Ames community members reflect on privilege


Mike Brown/Iowa State Daily

Attendees participated in a variety of reflections, which encouraged them to reflect on certain privileges they may or may not have, and how they play out in society.

Mike Brown

Members of the Ames community were encouraged to think actively about their own privilege during a lecture and group activities.

The event took place from 6:30 to 8:30 p.m. in the Ames Public Library, in partnership with Ames Progressive Alliance and Inclusive Ames. Erin Pederson, a licensed psychologist, gave the lecture and facilitated the discussion.

Pederson said she defines social privilege as “a benefit or advantage that is granted to or is accessible to some groups of people, but not to others.”

Embracing and challenging personal discomfort when discussing privilege or the challenging of one’s privilege was something Pederson said was important.

“In identities that we hold that we experience privilege, if you experience discomfort in regard to that privilege, lean into that a little bit,” Pederson said.

Pederson explained that privilege is not always especially advantageous, and it could be something which may generally be viewed as a right.

“Not experiencing gender based street harassment, we can probably all agree, should be a right,” Pederson said, “It’s not sort of an ‘extra privilege’ to be able to walk down the street and not have people harass you about your gender.”

Attendees were encouraged to think on a group level and consider larger scale impact when discussing privilege, rather than think about experience or privilege on the personal level.

“It matters what’s going on individually, but that’s not the main part of the picture,” Pederson said.

Pederson also offered ways attendees could push back against systems of oppression, such as watching for examples of privilege and increasing their awareness. She gave an example, discussing people of color whom she knows that have their receipts checked when they shop at Walmart, something she said she has not experienced.

Ames resident Mary Wheelock said she felt Pederson’s message of being more actively aware of privilege stood out as an important takeaway from the event.

By practicing things like not interrupting women, intentionally listening to those who are different and not judging or criticizing those of larger size, Pederson said one could continue to find ways to act against privilege and systems of oppression.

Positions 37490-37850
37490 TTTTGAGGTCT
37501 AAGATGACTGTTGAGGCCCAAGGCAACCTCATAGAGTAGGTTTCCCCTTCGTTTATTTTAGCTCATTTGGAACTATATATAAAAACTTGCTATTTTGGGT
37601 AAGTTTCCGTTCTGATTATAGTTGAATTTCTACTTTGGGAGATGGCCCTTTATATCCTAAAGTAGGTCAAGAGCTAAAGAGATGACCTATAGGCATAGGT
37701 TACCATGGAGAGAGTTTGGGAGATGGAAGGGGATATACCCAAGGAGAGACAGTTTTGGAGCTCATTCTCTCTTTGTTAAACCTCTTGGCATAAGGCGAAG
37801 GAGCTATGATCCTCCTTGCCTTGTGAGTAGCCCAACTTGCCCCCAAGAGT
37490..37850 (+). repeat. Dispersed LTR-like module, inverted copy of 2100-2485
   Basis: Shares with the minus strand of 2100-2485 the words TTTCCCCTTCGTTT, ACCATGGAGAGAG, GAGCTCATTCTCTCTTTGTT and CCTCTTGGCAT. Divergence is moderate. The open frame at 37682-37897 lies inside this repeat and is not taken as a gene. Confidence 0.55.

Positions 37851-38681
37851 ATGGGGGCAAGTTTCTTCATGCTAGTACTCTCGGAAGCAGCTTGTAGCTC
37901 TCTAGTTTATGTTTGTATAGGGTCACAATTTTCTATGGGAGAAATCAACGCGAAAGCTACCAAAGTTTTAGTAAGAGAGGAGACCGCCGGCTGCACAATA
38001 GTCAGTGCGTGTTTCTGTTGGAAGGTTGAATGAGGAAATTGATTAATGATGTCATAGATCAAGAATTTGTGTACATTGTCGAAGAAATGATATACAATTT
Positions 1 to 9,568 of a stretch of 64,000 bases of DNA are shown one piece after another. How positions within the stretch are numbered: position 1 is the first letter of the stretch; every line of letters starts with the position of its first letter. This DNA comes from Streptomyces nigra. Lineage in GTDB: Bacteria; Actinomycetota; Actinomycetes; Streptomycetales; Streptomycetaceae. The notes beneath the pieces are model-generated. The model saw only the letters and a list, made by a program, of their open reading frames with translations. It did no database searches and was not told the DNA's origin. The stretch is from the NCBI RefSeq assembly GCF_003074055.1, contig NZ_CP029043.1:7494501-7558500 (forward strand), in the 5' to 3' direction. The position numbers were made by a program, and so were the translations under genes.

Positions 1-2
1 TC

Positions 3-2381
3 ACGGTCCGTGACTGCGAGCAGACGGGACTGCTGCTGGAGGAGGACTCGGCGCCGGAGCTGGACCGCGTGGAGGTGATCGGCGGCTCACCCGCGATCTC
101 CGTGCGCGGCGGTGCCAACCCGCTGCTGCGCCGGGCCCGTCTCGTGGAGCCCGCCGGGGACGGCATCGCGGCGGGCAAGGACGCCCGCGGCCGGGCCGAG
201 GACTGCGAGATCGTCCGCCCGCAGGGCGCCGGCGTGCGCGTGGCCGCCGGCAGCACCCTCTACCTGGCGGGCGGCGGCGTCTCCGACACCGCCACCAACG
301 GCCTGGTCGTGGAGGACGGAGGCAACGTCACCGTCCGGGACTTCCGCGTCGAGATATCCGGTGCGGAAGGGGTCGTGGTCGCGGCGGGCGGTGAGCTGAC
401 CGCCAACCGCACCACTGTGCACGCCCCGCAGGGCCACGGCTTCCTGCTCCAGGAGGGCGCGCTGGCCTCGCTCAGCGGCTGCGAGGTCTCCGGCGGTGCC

Pederson emphasized it is important to critique the words or behavior, without attacking the individual when expressing concern about a person who may say something prejudicial. However, Pederson said, instead of feeling attacked or ashamed, it is important to always accept criticism of one’s own actions, listen intently and receive the feedback, regardless of the delivery.

Common barriers to conversations about privilege, as well as common misconceptions about privilege were discussed. Pederson said having privilege does not mean one has not worked hard, it is not something the individual asked for and that being privileged does not mean and individual has not experienced their own difficulties.

Attendees were encouraged to use what is known as the “ADDRESSING” model, which encourages people to consider areas where they may have privilege including race, gender, religion and socioeconomic status.

While Pederson said she did not think that the model is all inclusive when reflecting on privileged identities, she said it is a strong starting place for considering one’s privilege.

Attendees were encouraged to reflect personally on the ways privilege affects their lives, while Pederson read scenarios which exemplify how privilege may affect one’s day to day life. After giving examples, Pederson would say which type of privilege people who answered yes are benefitting from.

Ria Keinert, an Ames resident, said an activity which required her to check-mark whether she had experienced certain privileges or not, was important to assist her in visualizing her own privileges.

“I’ve known for years that I was super privileged, but seeing all those check marks, it was a visual that I guess I needed to see,” Keinert said, “It made it more tangible.”